Little Walter single-handedly fashioned the stylistic approach for harmonica which has been emulated by virtually every blues harmonica player.
On 14 April 1951, the great bluesman hit the Billboard R&B chart with the song that he later said was his absolute favourite among all his recordings.
Start your journey into one of the most influential labels in music with our list of the best Chess albums to own on vinyl.
Chess Records laid the foundation for rock’n’roll, and its influence can still be felt today, as this guide to the 10 best Chess blues records shows.
We present 50 songs that were part of rhythm and blues heritage but which didn’t fully find a mainstream audience until they were remade.
From blues and jazz to rock'n'roll and soul, here are the 50 best Chess Records singles to discuss and debate, but mainly to hear and consider.
Walter Jacobs and his band the Jukes entered Billboard's Most Played In Juke Boxes chart on 2 January 1954 with 'You're So Fine.'
The songs that influenced The Rolling Stones most have all come from the blues tradition – as the ‘Confessin’ The Blues’ compilation reveals.
During the phenomenally eventful years of 1965-67, the studio changed for musicians & producers from being a place of work to becoming a creative hub.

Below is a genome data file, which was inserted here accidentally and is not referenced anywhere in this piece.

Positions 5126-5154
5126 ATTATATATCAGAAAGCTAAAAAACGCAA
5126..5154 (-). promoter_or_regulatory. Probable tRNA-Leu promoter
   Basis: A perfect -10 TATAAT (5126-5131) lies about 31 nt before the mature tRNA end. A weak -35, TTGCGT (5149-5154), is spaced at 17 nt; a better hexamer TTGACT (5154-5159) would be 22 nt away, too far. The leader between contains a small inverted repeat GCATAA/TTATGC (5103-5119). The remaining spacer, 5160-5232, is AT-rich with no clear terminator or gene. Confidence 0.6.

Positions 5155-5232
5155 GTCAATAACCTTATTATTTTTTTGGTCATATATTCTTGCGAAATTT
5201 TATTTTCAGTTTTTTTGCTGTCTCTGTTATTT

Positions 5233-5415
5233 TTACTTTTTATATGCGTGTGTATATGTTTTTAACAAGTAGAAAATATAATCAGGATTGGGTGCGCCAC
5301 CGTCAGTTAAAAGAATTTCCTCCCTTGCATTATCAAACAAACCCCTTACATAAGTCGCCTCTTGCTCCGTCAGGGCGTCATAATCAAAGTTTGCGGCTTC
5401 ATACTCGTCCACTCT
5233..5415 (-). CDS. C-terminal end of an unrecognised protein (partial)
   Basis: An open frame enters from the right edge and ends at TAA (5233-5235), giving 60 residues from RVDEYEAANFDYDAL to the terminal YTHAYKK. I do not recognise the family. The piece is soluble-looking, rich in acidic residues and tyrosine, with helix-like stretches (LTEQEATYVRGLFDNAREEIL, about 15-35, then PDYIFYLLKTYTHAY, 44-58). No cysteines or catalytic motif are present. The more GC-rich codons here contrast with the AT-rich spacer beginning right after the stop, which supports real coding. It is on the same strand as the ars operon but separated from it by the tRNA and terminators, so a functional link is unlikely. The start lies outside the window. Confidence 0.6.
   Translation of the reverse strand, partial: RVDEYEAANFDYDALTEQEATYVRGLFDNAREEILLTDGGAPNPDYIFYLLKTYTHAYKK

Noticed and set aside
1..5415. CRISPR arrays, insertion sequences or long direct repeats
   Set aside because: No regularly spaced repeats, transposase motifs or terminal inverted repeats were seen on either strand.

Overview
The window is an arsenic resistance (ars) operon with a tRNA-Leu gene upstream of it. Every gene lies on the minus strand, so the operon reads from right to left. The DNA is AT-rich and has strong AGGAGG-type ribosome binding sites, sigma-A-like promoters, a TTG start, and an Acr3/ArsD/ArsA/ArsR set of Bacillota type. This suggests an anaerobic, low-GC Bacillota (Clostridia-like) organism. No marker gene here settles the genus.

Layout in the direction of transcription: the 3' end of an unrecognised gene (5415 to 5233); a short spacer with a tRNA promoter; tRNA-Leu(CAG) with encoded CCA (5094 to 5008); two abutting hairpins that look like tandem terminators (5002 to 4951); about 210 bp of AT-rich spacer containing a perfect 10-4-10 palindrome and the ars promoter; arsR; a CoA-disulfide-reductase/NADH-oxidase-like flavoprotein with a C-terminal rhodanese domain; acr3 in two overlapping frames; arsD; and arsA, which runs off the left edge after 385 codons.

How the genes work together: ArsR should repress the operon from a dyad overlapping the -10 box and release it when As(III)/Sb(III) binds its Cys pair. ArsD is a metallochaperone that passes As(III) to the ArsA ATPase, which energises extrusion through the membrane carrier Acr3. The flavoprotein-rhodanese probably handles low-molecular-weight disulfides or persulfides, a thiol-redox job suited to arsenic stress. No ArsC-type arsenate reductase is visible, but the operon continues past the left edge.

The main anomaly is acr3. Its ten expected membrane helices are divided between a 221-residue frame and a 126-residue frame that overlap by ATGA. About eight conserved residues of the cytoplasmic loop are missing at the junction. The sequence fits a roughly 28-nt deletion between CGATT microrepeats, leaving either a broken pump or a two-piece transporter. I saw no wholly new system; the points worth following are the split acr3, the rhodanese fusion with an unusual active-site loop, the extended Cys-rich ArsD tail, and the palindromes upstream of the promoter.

Mick Jagger's favourite harmonica player was sitting at No. 1 on Billboard’s R&B chart for 4 October 1952 with a landmark instrumental.
Muddy was the first to record Willie Dixon's future blues classic 'I'm Ready,' on 1 September 1954.
After his self-titled breakthrough, the trailblazer from McComb, Mississippi was a hot property on the US R&B singles chart.
We’ve compiled our top 10 Chicago blues artists, many of whom first emerged from the clubs in the black neighbourhoods on Chicago’s south side.
Cotton also collaborated with a remarkable array of stars of both rock and blues, including Janis Joplin, Led Zeppelin and B.B. King.
Little Walter recorded Blue and Lonesome in 1959; it would prove to be the inspiration for The Rolling Stones album of blues classics.